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Yesterday’s drama wasn’t restricted to Phil Mickelson’s apologetic statement on his recent remarks about the PGA Tour and reported Saudi Super League. On the latter issue, PGA Tour commissioner Jay Monahan had some thoughts of his own aimed at any player wishing to leave the Tour for the promise of riches in the Middle East. At a mandatory players’ meeting held ahead of this week’s Honda Classic, Monahan apparently didn’t hold back on the subject.
One of the players in attendance, who requested anonymity, told the Golf Channel: “[Monahan] made it clear right off the top that if you’re going to play [the Super League], walk out that door now. He made the ban seem like it was in all capital letters.” Meanwhile, another stated that Monahan said anyone thinking of joining the reported league was detrimental to the Tour and would be “banned.”
The momentum that appeared to be building behind the rumoured league seemed to lose much of its lustre last week when several players distanced themselves from the idea. Bryson DeChambeau announced on social media that he’d stay loyal to the PGA Tour as long as it had the world’s best players. That comment came despite the big-hitting American reportedly being lined up as the rumoured league’s poster boy only a few weeks ago. Similarly, Dustin Johnson declared himself fully committed to the PGA Tour. It appears those pledges have hardened Monahan’s stance on the issue, too, with him apparently telling the players he had changed his original speech because of them.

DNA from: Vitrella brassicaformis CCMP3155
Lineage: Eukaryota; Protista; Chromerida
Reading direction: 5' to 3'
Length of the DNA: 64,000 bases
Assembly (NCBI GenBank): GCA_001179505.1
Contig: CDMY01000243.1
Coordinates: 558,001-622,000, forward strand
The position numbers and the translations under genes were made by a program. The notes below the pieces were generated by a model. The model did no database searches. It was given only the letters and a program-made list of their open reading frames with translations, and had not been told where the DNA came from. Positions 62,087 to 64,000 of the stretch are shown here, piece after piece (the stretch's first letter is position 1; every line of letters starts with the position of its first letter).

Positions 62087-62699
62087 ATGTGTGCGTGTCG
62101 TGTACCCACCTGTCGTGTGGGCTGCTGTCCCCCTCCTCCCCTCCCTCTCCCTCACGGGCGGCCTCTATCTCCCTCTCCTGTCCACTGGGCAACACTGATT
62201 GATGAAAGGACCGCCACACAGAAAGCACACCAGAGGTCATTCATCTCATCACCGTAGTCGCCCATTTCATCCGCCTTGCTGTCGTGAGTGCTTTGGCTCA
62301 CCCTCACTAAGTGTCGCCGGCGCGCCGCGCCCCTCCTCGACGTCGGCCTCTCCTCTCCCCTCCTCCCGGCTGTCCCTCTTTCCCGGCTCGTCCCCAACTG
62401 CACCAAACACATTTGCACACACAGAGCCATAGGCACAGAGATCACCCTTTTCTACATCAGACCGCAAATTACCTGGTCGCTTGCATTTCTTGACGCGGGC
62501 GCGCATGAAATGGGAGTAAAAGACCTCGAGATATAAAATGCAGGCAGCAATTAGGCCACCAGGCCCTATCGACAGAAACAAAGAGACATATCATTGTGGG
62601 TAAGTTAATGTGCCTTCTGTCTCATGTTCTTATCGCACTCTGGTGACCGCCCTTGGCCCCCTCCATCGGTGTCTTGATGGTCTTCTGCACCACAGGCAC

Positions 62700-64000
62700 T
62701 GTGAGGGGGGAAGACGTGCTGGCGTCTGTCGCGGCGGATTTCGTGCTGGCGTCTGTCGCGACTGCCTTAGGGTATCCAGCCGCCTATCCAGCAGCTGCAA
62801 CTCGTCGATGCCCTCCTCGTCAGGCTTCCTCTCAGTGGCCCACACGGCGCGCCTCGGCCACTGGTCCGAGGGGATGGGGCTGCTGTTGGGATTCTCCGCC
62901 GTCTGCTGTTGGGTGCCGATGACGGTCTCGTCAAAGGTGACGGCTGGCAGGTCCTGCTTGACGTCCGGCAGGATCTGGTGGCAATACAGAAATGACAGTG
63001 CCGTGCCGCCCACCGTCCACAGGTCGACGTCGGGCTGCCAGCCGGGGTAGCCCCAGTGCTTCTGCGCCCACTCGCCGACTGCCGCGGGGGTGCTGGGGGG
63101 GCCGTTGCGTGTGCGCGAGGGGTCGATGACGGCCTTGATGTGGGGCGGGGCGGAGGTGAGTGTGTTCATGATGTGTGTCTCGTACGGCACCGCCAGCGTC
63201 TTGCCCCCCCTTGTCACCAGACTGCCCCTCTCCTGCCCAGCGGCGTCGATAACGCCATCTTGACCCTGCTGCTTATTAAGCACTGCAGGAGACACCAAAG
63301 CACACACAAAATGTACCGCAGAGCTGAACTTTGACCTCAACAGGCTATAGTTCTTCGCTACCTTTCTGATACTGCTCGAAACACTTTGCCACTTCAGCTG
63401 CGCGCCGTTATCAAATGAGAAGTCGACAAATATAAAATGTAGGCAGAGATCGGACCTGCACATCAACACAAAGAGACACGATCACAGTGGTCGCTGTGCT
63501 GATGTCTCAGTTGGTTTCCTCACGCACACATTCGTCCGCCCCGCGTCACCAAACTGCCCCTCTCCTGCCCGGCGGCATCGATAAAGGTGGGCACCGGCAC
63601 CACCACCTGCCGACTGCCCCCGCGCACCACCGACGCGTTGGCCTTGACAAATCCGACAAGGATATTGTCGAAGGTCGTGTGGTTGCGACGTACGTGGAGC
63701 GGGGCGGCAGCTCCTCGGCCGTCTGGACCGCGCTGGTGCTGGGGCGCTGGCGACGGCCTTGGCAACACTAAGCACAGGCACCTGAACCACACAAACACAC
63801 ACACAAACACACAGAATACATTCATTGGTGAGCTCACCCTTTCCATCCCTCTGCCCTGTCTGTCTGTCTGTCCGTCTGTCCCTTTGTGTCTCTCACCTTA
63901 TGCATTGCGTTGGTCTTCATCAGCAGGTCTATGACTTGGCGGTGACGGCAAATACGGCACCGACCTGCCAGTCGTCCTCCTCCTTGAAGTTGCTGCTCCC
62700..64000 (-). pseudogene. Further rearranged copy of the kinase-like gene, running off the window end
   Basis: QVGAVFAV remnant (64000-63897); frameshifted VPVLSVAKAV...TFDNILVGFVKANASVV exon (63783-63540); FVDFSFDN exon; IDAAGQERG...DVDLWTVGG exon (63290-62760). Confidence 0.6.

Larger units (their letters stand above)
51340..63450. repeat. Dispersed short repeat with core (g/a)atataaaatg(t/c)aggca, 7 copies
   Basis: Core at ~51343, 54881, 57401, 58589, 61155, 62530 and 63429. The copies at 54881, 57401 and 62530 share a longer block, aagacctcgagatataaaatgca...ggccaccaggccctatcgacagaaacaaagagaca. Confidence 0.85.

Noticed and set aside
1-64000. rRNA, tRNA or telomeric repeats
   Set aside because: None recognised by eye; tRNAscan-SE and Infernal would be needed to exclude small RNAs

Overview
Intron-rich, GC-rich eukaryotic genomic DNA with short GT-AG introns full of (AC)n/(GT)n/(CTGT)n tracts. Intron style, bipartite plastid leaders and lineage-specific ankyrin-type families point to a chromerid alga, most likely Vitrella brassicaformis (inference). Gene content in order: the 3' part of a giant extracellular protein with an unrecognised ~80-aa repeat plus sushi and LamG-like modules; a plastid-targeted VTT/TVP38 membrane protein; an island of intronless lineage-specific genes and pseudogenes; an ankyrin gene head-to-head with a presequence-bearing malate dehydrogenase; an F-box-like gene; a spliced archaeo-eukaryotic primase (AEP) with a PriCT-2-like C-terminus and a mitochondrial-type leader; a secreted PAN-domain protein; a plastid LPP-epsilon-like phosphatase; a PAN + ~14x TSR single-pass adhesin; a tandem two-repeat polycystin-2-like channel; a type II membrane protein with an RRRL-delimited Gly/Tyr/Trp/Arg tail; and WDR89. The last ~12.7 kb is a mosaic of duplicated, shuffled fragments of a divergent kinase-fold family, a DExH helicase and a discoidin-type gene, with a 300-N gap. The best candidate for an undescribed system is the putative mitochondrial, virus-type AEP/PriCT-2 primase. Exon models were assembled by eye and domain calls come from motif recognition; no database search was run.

Mickelson’s statement caused a huge furore on its release yesterday. The 51-year-old has been one of the most vocal critics of the PGA Tour in recent weeks, and he acknowledged in the statement that he had worked with LIV Golf Investments, thought to be behind the alleged league. However, despite the statement’s release coming just minutes before yesterday’s meeting, it’s not believed to have influenced its events. Nevertheless, with Mickelson’s backtracking and those words of loyalty from the likes of DeChambeau and Johnson, momentum appears to be swinging back towards the PGA Tour – a fact clearly not lost on Monahan.
Mike has 25 years of experience in journalism, including writing on sports such as golf, football and cricket. Now a freelance writer for Golf Monthly, he is dedicated to covering the sport’s most newsworthy stories. Originally from East Yorkshire, Mike now resides in Canada, where the nearest course is less than a mile from his home. It’s there where he remains confident that, one of these days, he’ll play the 17th without finding the water. Kevin Cook’s acclaimed 2007 biography, Tommy’s Honour, about golf’s founding father and son, remains one of his all-time favourite sports books.
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